STAPHYLOCOCCUS AUREUS and group A streptococci are commonly found on the skin of children and adults with atopic dermatitis (AD), and these organisms can exacerbate the disease.17 The extent of their prevalence and their sensitivity to antibiotics with regard to age are unknown. Knowing the pattern of changes in bacterial flora during childhood could help in determining which antibiotics are effective for the treatment of secondary infections in patients with AD.8

PATIENTS AND METHODS

One hundred fifty patients with AD (70 boys and 80 girls) whose eczema had been swabbed for bacterial pathogens were retrospectively studied by reviewing their medical records. Skin swabs were not routinely taken from every patient with AD attending our clinic, but were taken from skin areas of patients in whom there was a clinical suspicion of secondary impetigo. None of the children were taking oral antibiotics at the time of the skin swabs. Data on previous antibiotic use were not available. The diagnosis of AD was based on the U.K. Working Party's Diagnostic Criteria for Atopic Dermatitis.9 All patients were 16 or younger (median, 5 years; interquartile range, 2-8 years) and attended the Regional Paediatric AD Clinic of the Manchester University Department of Child Health at Booth Hall Children's Hospital, Manchester, UK, from September 1, 1999, to August 31, 2000.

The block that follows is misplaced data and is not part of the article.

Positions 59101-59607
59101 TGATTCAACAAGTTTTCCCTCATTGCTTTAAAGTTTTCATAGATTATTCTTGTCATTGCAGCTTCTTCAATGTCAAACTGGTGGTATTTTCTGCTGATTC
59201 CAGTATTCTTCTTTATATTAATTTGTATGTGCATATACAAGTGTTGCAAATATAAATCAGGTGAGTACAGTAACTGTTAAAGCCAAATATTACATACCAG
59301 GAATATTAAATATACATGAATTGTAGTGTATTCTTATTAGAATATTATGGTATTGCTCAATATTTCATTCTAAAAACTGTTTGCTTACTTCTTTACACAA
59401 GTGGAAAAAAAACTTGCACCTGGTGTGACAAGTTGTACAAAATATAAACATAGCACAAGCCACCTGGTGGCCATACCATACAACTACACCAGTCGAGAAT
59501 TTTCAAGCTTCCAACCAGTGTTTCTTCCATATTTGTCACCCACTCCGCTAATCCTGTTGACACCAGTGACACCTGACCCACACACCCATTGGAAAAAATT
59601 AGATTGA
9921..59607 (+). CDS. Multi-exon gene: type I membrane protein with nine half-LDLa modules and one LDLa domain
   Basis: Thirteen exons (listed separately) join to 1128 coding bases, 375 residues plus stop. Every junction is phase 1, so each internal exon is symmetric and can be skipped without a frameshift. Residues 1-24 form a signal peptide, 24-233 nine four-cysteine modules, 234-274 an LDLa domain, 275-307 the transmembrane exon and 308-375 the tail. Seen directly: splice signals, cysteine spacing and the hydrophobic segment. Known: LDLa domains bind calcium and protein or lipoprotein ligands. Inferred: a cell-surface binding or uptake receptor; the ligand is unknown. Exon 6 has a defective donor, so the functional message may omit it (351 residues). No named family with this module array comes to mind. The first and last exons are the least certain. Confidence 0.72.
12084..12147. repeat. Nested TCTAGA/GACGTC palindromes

Data were analyzed using commercially available software (Statistical Package for Social Sciences, version 9.0 for Windows; SPSS Inc, Chicago, Ill), and the frequency of bacterial species was determined for each age group. χ2 Analysis was used to determine statistical significance between groups.

RESULTS